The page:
Emotional geographies of carceral spaces: the legacy of Goli Otok

Policek, Nicoletta (2017) Emotional geographies of carceral spaces: the legacy of Goli Otok. In: 2nd International Conference for Carceral Geography, 11-12 December 2017, University of Birmingham, UK. (Unpublished) Full text not available from this repository.

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Almost hidden in the Northern Adriatic Sea, rests Goli Otok, the Naked Island, as it is often known. Here the Tito regime created a brutal and repressive apparatus in the format of a penal colony, from which they passed, between 1949 and 1959, some 30,000 prisoners – it is estimated that 4,000 inmates died on the island. In essence, the entire island was officially made into a high-security, top secret prison and labor camp run by the authorities of FPR Yugoslavia, and it was used to incarcerate political prisoners. These included known and alleged Stalinists, but also other Communist Party members or even non-party citizens accused of exhibiting sympathy or leanings towards the Soviet Union. Many anti-communist (Serbian, Croatian, Macedonian, Albanian and Italian nationals) were also incarcerated on Goli Otok, together with non-political prisoners sent to the island to serve out criminal sentences or sentenced to death. Against a geopolitical backdrop which highlights issues pertaining to surveillance in post-communist societies, the first part of this contribution assesses some of the key methodological issues relating to the unfolding of the discoursive legacy of truth telling when conversing with former inmates who, many years after their release, are still feeling under surveillance and incarcerated by the now defunct regime. Subsequently, this contribution aims to support the testimony of the Goli Otok’s ghosts – as defined by a former inmate – through the interpretative remainder of autobiographical novels and memoirs written by those who have been imprisoned at Goli Otok. The concluding section of this contribution, revisits some of the difficulties experienced by former inmates when attempting to escape material and emotional carcerality. The analytical model proposed in this contribution forms part of a wider discussion tackling the virtuosity of justice, with its arduous task of deconstructing the experience of violence both conceptually and with regard to lived carceral experiences.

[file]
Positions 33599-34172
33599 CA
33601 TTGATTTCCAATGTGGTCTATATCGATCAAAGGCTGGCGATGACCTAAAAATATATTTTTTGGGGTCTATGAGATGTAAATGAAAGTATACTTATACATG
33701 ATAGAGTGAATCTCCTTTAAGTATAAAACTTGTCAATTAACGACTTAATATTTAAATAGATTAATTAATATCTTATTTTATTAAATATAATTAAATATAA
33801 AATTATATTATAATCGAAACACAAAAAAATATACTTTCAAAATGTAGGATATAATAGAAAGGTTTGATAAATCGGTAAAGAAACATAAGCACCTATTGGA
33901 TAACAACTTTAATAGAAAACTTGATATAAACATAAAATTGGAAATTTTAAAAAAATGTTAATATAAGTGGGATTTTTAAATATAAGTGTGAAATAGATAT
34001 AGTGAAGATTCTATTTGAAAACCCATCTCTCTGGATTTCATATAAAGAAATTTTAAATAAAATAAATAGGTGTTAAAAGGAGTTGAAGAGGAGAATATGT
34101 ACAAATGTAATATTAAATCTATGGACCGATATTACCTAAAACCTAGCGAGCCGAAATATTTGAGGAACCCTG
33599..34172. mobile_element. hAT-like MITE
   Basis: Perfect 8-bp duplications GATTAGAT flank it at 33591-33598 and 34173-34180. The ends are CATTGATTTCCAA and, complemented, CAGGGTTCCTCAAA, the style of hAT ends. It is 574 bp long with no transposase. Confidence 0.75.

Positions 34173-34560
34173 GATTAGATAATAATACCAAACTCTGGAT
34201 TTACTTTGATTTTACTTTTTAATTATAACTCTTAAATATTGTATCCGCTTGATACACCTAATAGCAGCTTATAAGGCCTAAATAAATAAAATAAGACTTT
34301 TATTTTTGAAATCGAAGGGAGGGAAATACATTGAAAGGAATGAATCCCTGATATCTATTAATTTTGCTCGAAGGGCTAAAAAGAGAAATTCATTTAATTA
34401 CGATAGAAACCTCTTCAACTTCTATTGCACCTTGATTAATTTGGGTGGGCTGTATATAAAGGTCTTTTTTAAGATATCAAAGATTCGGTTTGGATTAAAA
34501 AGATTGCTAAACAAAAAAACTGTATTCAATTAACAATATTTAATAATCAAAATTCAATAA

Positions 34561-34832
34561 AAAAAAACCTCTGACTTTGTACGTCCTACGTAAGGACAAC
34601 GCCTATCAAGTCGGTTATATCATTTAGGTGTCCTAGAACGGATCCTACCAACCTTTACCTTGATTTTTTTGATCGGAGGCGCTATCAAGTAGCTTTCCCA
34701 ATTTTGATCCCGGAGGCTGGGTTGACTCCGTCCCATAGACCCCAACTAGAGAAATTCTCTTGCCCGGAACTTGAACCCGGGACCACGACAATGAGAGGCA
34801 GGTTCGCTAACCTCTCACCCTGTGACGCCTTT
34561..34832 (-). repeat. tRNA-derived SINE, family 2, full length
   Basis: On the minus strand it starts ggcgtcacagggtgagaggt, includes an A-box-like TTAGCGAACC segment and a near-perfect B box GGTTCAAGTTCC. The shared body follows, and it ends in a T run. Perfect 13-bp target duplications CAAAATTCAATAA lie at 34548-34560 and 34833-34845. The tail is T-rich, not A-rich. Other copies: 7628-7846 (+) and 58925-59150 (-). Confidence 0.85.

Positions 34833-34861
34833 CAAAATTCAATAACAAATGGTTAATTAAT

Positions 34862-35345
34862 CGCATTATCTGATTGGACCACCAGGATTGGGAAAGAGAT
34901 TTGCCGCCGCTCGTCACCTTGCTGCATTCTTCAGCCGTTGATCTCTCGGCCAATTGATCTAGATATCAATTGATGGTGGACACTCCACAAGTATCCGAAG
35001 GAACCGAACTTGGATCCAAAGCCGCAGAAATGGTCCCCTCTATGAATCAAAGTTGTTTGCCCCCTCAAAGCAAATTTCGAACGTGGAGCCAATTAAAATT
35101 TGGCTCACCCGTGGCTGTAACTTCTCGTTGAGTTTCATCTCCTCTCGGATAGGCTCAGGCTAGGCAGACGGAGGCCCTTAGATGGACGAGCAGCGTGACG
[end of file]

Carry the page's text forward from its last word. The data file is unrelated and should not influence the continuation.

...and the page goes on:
Item Type: Conference or Workshop Item (Speech)
Departments: Faculty of Education, Arts and Business > Business, Law, Policing and Social Sciences > Policing, Criminology and Social Science
Depositing User: Nicoletta Policek
Date Deposited: 20 Dec 2017 16:25
Last Modified: 20 Dec 2017 16:33
URI: http://insight.cumbria.ac.uk/id/eprint/3485

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